The influence of anxiety and depression symptoms on help-seeking intentions in individual sport athletes and non-athletes: The role of gender and athlete status

Richard E. Tahtinen*, Hafrun Kristjansdottir

*Corresponding author for this work

Research output: Contribution to journalArticlepeer-review

4 Citations (Scopus)

Abstract

This study explored the influence of current anxiety and depression symptoms on intentions to seek professional help from a psychologist. Furthermore, the aim was to explore if symptoms influenced intentions differently in male and female, and in athlete and non-athlete samples. A total of 375 non-athlete university students and 187 individual sport athletes, 18 years and older were included in the study. A significant main effect of symptoms on help-seeking intentions was observed among females and this was moderated by athlete status; female athletes with depression symptoms reported lower intentions than female non-athletes with depression symptoms. There was no main effect of symptoms among athletes, but a significant cross-over interaction effect of symptoms and gender on intentions was observed; non-symptomatic female athletes reported higher intentions than male athletes without symptoms, and female athletes with depression symptoms reported lower intentions than male athletes with depression symptoms. Results suggested that experiencing depression symptoms may decrease female athletes’ intentions to seek help from psychologist.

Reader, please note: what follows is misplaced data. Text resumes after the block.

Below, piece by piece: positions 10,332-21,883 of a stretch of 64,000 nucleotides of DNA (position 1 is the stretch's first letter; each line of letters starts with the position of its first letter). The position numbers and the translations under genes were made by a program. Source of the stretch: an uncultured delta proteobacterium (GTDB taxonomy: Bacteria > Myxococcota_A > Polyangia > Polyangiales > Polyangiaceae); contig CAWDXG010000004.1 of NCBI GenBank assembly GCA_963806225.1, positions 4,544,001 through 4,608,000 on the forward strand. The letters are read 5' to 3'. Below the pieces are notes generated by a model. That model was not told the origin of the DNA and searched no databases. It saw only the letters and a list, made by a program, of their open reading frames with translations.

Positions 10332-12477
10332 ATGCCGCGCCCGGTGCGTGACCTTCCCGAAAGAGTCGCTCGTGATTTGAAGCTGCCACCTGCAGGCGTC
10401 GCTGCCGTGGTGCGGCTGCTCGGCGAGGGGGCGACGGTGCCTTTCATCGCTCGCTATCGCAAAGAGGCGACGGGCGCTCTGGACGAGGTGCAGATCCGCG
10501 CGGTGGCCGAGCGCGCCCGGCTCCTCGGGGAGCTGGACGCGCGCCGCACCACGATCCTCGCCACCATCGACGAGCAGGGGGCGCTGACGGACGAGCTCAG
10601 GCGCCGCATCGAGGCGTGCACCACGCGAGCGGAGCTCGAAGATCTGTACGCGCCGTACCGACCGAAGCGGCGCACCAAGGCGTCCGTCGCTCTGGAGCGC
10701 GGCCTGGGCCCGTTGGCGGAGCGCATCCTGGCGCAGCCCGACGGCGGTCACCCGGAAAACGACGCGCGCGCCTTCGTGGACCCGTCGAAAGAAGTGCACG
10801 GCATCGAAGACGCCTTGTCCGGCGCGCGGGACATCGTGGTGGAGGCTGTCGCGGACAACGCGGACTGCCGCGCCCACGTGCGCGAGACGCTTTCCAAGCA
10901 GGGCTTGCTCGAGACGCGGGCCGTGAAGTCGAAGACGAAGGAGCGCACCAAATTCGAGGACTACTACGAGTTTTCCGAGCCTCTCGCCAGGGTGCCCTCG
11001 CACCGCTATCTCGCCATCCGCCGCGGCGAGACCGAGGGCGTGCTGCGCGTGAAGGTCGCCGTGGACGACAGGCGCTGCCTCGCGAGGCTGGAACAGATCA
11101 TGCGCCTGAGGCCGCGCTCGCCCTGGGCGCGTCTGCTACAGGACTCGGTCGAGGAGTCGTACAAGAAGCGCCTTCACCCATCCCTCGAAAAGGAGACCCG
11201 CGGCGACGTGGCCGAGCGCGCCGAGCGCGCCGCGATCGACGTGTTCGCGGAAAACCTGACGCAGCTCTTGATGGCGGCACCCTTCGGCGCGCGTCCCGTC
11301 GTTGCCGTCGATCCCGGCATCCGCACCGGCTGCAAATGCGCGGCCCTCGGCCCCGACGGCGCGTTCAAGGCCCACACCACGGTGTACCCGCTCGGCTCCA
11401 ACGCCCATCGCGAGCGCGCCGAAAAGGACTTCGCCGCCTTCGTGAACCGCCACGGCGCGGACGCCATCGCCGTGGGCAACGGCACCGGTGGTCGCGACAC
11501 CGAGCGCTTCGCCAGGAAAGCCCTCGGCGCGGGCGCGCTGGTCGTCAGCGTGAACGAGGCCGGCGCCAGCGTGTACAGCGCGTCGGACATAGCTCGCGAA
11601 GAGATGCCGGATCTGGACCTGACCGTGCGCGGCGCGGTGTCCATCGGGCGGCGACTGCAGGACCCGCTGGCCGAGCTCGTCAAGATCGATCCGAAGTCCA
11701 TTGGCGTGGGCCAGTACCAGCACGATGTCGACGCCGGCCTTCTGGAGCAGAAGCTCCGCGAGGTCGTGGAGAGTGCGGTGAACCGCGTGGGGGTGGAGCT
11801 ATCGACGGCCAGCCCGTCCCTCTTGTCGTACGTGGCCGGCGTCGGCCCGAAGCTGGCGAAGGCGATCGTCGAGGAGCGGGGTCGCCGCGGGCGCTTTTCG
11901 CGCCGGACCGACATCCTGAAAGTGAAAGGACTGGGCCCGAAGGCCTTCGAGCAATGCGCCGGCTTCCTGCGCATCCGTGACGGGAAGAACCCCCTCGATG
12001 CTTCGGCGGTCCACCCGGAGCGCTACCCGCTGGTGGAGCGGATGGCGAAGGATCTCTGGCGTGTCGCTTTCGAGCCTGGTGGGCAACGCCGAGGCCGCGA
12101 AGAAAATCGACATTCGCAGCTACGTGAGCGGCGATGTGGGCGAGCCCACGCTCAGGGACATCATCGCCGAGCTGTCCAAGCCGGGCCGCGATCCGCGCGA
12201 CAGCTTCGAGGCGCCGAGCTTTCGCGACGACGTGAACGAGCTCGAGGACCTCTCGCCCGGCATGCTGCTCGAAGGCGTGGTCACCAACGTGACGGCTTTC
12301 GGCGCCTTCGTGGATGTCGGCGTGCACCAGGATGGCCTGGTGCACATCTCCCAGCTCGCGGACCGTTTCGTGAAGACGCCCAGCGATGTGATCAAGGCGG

Original languageEnglish
Pages (from-to)134-151
Number of pages18
JournalJournal of Clinical Sport Psychology
Volume13
Issue number1
DOIs
Publication statusPublished - Mar 2019

Bibliographical note

Publisher Copyright:
© 2019 Human Kinetics, Inc.

Other keywords

  • Anxiety
  • Athletes
  • Depression
  • Help-seeking intentions
  • University students

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